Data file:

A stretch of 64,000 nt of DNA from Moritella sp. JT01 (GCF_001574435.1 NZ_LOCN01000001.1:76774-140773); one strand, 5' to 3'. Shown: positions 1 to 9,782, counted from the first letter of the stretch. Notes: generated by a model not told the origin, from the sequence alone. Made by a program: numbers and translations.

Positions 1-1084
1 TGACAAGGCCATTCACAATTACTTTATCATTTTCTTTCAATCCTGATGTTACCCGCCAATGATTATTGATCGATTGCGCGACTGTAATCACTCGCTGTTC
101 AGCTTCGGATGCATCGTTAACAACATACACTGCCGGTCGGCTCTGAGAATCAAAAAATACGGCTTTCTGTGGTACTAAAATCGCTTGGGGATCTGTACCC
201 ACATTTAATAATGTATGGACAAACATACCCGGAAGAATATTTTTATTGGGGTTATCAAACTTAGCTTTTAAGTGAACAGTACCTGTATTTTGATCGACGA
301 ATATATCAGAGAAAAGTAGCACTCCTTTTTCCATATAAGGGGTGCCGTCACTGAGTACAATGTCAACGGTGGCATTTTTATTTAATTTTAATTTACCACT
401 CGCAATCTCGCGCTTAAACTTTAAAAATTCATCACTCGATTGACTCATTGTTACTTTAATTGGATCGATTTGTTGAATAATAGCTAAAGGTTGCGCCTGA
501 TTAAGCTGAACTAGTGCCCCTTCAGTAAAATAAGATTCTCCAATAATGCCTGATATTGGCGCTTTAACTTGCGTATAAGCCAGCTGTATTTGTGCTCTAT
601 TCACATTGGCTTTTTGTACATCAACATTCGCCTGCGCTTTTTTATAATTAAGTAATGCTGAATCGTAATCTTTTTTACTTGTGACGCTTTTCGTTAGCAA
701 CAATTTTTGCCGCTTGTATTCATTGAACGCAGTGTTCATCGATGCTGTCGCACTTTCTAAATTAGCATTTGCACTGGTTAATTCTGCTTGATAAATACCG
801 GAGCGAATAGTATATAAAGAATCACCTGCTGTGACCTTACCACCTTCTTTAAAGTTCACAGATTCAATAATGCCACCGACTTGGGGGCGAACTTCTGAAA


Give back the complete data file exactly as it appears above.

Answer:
A stretch of 64,000 nt of DNA from Moritella sp. JT01 (GCF_001574435.1 NZ_LOCN01000001.1:76774-140773); one strand, 5' to 3'. Shown: positions 1 to 9,782, counted from the first letter of the stretch. Notes: generated by a model not told the origin, from the sequence alone. Made by a program: numbers and translations.

Positions 1-1084
1 TGACAAGGCCATTCACAATTACTTTATCATTTTCTTTCAATCCTGATGTTACCCGCCAATGATTATTGATCGATTGCGCGACTGTAATCACTCGCTGTTC
101 AGCTTCGGATGCATCGTTAACAACATACACTGCCGGTCGGCTCTGAGAATCAAAAAATACGGCTTTCTGTGGTACTAAAATCGCTTGGGGATCTGTACCC
201 ACATTTAATAATGTATGGACAAACATACCCGGAAGAATATTTTTATTGGGGTTATCAAACTTAGCTTTTAAGTGAACAGTACCTGTATTTTGATCGACGA
301 ATATATCAGAGAAAAGTAGCACTCCTTTTTCCATATAAGGGGTGCCGTCACTGAGTACAATGTCAACGGTGGCATTTTTATTTAATTTTAATTTACCACT
401 CGCAATCTCGCGCTTAAACTTTAAAAATTCATCACTCGATTGACTCATTGTTACTTTAATTGGATCGATTTGTTGAATAATAGCTAAAGGTTGCGCCTGA
501 TTAAGCTGAACTAGTGCCCCTTCAGTAAAATAAGATTCTCCAATAATGCCTGATATTGGCGCTTTAACTTGCGTATAAGCCAGCTGTATTTGTGCTCTAT
601 TCACATTGGCTTTTTGTACATCAACATTCGCCTGCGCTTTTTTATAATTAAGTAATGCTGAATCGTAATCTTTTTTACTTGTGACGCTTTTCGTTAGCAA
701 CAATTTTTGCCGCTTGTATTCATTGAACGCAGTGTTCATCGATGCTGTCGCACTTTCTAAATTAGCATTTGCACTGGTTAATTCTGCTTGATAAATACCG
801 GAGCGAATAGTATATAAAGAATCACCTGCTGTGACCTTACCACCTTCTTTAAAGTTCACAGATTCAATAATGCCACCGACTTGGGGGCGAACTTCTGAAA